Reaching out to colleagues
A desire to collaborate more effectively with colleagues has been the impetus for the introduction of a new research group structure within the Department of Economics.
When Professor Sascha Becker first joined the Department of Economics, he already knew several of his future colleagues.
But with a department split across two locations, he struggled to see the full breadth of interests across the department.
"I found it hard to understand what other strengths in the department were and who else in the department was interested in similar topics to me," he says.
So Professor Becker approached his colleagues with an idea: the introduction of research groups, each with a coordinator and a deputy coordinator.
"After various discussions in the department's Research Committee we decided to give it a try. We used the existing research interests as cited on the website. There were over 100 terms to describe what people do, and we tried to group them into eight research groups," he explains.
The result has been a better overview of what people in the department do and formalisation of existing informal groups such as Experimental economists and the Macro group, says Professor Becker.
"It turns out all groups are of roughly similar size and no one felt that there wasn't a group to match their interests," he says.
The idea of everyone belonging to at least two groups is to avoid fractionalisation and encourage cross-cutting research and a higher level of integration.
Anyone in the group can suggest ideas for activities. The coordinator of the group is a more senior researcher and the deputy coordinator is more junior.
"This is an opportunity for junior colleagues to be in charge of something they are excited about without it being too burdensome. It ticks boxes for future promotion and shows they have taken on leadership responsibility," Professor Becker says.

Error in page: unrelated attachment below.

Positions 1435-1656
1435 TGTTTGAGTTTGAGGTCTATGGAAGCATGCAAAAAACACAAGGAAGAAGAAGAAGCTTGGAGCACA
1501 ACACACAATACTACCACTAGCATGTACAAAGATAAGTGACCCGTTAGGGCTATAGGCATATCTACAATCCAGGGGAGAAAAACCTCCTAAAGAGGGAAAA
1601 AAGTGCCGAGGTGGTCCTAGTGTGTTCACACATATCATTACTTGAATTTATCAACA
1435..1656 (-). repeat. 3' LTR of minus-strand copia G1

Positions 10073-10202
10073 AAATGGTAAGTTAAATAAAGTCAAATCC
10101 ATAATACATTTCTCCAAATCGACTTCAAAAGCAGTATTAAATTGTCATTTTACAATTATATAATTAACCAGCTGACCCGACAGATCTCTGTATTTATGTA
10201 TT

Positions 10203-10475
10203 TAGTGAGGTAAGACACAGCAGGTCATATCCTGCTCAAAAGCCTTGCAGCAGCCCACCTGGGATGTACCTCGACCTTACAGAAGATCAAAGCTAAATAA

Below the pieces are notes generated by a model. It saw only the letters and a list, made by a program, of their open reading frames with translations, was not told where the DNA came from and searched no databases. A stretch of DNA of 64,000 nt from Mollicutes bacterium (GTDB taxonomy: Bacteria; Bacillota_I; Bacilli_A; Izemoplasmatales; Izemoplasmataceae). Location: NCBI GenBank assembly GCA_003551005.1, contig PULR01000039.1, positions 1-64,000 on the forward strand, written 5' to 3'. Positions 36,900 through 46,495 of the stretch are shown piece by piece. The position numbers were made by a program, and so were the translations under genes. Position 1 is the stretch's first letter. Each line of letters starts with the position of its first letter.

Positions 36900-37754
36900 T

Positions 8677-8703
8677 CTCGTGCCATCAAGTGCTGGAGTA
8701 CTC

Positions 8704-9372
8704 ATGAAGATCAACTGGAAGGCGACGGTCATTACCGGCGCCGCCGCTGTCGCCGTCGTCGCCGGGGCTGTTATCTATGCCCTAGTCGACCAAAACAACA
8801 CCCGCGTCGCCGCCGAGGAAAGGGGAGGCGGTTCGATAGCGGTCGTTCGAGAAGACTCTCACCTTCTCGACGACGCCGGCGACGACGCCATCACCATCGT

For Professor Becker, a key goal is to make sure all Post-doctoral fellows as well as PhD students belong to the groups and to boost mentoring as partly a group activity.
"The research groups will give PhD students more of an identity and hopefully make them feel more comfortable approaching senior academics because they are all part of the same group," he says.
The different groups will be described on the website and have a dedicated URL where all the members are presented along with their different activities.
Job market candidates will find it easier to see where they might fit in and the groups can be consulted for recruitment.
"In the Development, Growth and History group, we started by taking stock of what we're already doing, such as reading groups, annual conferences and seminars, and we are already doing a lot of activities which are now more transparent for everyone to see. In the future, we can build from there and add more activities, so people can mix and feel they belong," Professor Becker says.